Zombies and The Walking Dead: They Aren’t the Same Thing

Halloween has come and gone, and the standard clichés have been trotted out. Every sale was “Spooktacular,” TV stations played wall-to-wall horror movies, alcohol made itself indispensable, and the standard costumes made their appearances – superheroes, “sexy” takes on every imaginable occupation, visual puns, and two of the most popular entertainment commodities: vampires and “zombies.”

I put “zombies” in quotes because of our culture’s tendency to conflate two different concepts: zombies and the “walking dead.” My main argument is that the walking dead are not zombies. They are different things with different origins in different cultures, although in the popular culture they are interchangeable terms.

The zombie as a cultural artifact predates the walking dead by generations. In fact we can ascribe a date to the arrival of the walking dead on the cultural landscape. It is October 1, 1968, the release date of George A. Romero’s classic film “Night of the Living Dead.” In the well-known story line, a group of people are under siege by a group of the “living dead,” former humans who have been mysteriously transformed into monsters that devour the flesh of living people, transforming them into fellow mindless killers. Over the next forty years Romero and other filmmakers, novelists, and authors of illustrated books have expanded the genre of “living dead” fiction. This trajectory reached its apex with the debut in 2010 of the popular television series “The Walking Dead.”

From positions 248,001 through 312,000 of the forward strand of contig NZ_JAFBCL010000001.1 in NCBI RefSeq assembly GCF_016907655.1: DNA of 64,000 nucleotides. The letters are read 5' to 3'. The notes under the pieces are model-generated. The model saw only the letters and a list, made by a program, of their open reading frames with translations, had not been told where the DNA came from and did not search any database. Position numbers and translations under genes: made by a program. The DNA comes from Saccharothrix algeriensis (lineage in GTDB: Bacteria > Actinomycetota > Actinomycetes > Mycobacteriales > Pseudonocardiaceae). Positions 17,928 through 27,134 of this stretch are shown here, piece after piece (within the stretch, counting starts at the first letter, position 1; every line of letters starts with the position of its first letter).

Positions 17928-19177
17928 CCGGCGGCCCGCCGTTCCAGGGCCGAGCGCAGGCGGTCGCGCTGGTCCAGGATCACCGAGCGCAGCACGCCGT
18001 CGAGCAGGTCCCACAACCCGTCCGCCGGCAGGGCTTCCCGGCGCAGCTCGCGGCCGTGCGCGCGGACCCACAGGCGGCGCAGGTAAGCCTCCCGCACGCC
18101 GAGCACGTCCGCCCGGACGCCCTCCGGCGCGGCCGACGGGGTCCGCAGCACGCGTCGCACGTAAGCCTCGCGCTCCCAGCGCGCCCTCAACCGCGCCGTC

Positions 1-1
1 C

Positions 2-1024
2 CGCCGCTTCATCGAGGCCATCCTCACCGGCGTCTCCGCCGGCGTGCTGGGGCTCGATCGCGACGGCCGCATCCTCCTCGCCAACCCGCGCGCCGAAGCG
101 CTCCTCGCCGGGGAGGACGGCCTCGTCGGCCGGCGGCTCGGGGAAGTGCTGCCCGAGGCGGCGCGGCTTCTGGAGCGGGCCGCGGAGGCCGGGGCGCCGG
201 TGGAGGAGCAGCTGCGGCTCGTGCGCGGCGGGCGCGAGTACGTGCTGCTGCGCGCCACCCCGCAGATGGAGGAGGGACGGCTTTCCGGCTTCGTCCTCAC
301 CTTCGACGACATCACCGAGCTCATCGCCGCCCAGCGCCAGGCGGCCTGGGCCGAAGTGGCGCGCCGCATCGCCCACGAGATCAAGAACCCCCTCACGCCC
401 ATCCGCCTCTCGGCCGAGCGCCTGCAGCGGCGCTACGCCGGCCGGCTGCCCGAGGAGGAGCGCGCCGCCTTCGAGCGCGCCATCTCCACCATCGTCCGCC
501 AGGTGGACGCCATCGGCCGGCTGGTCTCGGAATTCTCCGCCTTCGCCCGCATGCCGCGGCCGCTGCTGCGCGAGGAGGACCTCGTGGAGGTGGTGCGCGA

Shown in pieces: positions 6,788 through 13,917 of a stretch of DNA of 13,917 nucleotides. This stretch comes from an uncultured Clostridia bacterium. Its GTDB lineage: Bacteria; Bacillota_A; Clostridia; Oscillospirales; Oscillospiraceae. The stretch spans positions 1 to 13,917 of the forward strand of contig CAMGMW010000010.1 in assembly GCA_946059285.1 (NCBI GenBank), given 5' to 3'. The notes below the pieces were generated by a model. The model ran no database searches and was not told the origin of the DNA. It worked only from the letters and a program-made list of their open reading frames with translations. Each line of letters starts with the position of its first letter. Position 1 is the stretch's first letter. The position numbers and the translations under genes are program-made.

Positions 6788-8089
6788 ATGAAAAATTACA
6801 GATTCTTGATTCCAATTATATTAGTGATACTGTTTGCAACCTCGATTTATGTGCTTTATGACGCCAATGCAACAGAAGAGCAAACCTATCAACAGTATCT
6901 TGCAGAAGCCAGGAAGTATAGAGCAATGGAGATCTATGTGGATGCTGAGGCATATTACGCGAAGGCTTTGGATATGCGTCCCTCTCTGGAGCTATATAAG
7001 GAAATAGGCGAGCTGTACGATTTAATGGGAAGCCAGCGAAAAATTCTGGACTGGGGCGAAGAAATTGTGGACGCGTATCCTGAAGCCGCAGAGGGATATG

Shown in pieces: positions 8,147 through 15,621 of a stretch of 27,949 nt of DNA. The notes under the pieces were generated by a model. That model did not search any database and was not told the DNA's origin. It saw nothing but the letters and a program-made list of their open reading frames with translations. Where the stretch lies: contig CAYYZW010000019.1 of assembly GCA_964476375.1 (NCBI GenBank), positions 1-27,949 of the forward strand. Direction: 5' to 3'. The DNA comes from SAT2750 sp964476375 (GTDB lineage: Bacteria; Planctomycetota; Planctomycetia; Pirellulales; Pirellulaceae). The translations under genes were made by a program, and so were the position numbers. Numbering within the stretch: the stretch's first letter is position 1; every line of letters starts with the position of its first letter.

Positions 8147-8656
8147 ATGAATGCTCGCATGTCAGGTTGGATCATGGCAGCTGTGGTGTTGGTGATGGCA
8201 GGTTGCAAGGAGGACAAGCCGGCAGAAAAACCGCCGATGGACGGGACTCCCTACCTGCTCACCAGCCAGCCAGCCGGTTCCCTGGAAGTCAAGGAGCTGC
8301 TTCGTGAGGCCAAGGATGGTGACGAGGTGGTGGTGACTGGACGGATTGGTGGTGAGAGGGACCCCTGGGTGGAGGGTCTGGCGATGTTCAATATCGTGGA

Analysts attribute the fascination with the genre to a mass anxiety over a sense of loss of control over our world and a fear of impending chaos that will culminate in the “zombie apocalypse.” In fact, in 1968, order was breaking down in the perception of many people throughout the world. Riots, protest demonstrations, and political assassinations signaled a world in which chaos had broken through the bounds of rational social order. The US was mired in an increasingly incomprehensible war in Vietnam. The established order based on hierarchies of class, race, and gender was being threatened at every turn. Traditional sexual mores were disregarded with impunity, and accepted definitions of reality were challenged by the use of mind-altering and consciousness-expanding drugs.